March 2020


Research Highlight
Children, older patients at increased risk for chemical ocular exposure

by Vanessa Caceres Contributing Writer

Ocular exposures to dangerous chemicals is most common in children under age 5, but there is also a growing number among adults age 65 and over, according to calls received to poison control centers reported in a study published in the American Journal of Ophthalmology.1
Depending on the chemical exposure, a person may experience lifelong vision loss, acute and chronic pain, or higher risk for infection. Additionally, injuries caused by alkali could harm deeper structures in the eye, such as the posterior segment and retina, the researchers noted.
Eye injuries cost $300 million annually in lost production time, medical expenses, and worker compensation, the authors reported, citing data from the U.S. Department of Labor. Because of both the potential eye damage and lost productivity, it’s important to track what causes ocular exposures due to dangerous chemicals to aid prevention.

What the study measured

The pooled, cross-sectional retrospective study focused on exposures reported to poison control centers from 2011–2015 in the U.S. During that time, the poison control centers received 477,274 calls related to ocular exposures, all of which were part of the National Poison Data System. The latter system is a data warehouse managed by the American Association of Poison Control Centers and is the surveillance database for 55 U.S. poison control centers.
Study authors noted major medical outcomes, reason for exposure, location of exposure, and causative xenobiotic.
An average of 95,454 calls were received each year, with the largest number of cases reported in 2011. There was nearly an equal number of calls from men (51%) and women.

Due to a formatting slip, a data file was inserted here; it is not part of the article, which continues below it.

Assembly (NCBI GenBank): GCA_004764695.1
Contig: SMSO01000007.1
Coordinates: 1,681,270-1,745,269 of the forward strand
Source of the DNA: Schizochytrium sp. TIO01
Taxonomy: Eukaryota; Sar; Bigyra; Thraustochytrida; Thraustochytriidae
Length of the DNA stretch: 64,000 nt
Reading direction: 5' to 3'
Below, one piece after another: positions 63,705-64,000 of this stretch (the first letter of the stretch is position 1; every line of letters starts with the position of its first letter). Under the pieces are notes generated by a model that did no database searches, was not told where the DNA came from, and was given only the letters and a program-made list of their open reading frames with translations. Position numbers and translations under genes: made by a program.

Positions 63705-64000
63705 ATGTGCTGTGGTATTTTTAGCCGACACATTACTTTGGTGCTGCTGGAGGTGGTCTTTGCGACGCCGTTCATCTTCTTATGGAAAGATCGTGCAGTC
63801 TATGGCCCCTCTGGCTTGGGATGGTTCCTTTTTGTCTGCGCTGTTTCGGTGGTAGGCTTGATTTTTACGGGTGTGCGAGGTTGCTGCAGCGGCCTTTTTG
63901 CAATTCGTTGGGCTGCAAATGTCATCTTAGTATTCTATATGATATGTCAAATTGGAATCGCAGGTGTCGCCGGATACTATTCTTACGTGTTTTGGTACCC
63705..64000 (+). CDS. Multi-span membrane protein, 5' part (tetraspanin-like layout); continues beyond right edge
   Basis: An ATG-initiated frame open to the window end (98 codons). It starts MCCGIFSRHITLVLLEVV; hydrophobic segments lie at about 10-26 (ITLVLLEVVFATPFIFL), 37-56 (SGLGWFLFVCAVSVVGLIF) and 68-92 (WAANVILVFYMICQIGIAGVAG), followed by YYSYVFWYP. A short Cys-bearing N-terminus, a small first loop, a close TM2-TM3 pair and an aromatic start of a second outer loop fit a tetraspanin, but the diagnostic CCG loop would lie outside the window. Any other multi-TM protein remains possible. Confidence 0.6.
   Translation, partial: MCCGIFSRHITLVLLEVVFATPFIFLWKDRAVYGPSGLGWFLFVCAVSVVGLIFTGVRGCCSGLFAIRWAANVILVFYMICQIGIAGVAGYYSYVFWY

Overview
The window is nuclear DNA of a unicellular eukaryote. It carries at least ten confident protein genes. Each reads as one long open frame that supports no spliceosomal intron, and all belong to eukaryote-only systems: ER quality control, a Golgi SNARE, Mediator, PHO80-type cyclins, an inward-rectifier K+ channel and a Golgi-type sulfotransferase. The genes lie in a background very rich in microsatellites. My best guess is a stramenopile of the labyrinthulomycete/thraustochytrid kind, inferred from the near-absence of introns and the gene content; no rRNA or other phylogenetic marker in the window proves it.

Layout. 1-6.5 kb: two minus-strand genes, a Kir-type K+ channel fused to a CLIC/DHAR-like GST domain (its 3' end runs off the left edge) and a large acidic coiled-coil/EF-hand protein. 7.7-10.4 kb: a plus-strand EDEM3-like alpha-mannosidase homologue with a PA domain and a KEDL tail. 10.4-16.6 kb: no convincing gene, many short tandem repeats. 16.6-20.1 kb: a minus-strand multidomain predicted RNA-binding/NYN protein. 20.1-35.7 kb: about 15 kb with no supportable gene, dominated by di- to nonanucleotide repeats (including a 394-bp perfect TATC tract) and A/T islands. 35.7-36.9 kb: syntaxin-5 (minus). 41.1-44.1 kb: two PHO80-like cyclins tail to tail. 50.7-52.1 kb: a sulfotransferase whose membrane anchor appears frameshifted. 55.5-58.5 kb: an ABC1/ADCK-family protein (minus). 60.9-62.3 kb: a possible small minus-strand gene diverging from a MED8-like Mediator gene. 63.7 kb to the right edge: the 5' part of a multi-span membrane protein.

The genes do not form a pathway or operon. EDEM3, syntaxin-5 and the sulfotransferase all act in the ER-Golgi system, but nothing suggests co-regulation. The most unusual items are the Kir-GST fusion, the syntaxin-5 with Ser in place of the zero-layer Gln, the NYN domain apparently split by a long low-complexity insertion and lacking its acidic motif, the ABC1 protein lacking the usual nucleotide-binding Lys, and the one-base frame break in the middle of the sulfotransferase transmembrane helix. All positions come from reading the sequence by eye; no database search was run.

The highest rates of incidence were in children under age 5. Year to year, there were fewer incidences of exposure except in those over age 64. The decline in exposure may be connected with improved education and a rise in child-resistant containers, the authors wrote.
Ocular exposures took place most frequently in the subjects’ homes (83%). The second most common place of exposure was at school for those under age 18 and at the workplace for those age 18 to 64. Workplace injuries declined with age.
Sixty-six percent of cases were managed onsite, while nearly a third presented to or were referred to a healthcare facility.
Common symptoms associated with exposures included eye pain, redness, burns, corneal abrasions, blurred vision, visual defects, papilledema, and lacrimation.
A permanent, significant visual disability occurred in 0.15% of cases; exposure to alkali was the most common agent that resulted in a permanent, significant visual disability.
Among children under age 10, 20 of them had a major outcome associated with laundry detergents and five from exposure to bleach. Among working adults, alkali exposure at the workplace was most commonly linked to a major outcome.
Pesticides were the most common reason for exposure (4.9%) among all patients, followed by wrong medication taken or given (3%) and incorrect dosing route (2%). The indication of wrong medication given was higher in those age 65 or over, increasing from a 10% incidence in those age 61 to 70 to 26% in those age 91 to 100. One common example of a wrong medication taken or given was a patient who uses eye drops but inadvertently exposes their eyes to something dangerous instead of their medicated drops, said Craig Heise, MD.